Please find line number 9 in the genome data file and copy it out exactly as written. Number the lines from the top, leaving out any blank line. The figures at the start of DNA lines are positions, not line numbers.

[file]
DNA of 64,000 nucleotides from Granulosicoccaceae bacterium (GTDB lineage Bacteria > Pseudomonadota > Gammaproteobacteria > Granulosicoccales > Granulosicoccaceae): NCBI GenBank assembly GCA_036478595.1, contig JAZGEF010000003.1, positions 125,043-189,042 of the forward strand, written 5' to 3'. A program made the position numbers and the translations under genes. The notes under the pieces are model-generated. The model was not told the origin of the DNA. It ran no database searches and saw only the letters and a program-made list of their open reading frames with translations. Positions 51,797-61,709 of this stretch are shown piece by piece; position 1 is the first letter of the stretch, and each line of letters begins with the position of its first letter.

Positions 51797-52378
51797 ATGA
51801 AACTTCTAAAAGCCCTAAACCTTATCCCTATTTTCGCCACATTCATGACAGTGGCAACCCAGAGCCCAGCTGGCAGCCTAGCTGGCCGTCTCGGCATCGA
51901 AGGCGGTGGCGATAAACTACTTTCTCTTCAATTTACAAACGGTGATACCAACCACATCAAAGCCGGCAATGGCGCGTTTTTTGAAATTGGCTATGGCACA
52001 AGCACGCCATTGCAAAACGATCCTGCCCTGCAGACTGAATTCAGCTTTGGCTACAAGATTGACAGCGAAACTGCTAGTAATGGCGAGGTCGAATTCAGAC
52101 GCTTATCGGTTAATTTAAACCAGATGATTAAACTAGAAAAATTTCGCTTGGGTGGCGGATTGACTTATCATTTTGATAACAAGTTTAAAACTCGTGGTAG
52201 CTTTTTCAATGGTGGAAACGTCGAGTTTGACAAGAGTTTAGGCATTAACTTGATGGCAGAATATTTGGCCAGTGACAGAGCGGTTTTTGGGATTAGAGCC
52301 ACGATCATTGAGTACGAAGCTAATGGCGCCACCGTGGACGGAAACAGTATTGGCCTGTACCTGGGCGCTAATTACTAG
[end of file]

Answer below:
52301 ACGATCATTGAGTACGAAGCTAATGGCGCCACCGTGGACGGAAACAGTATTGGCCTGTACCTGGGCGCTAATTACTAG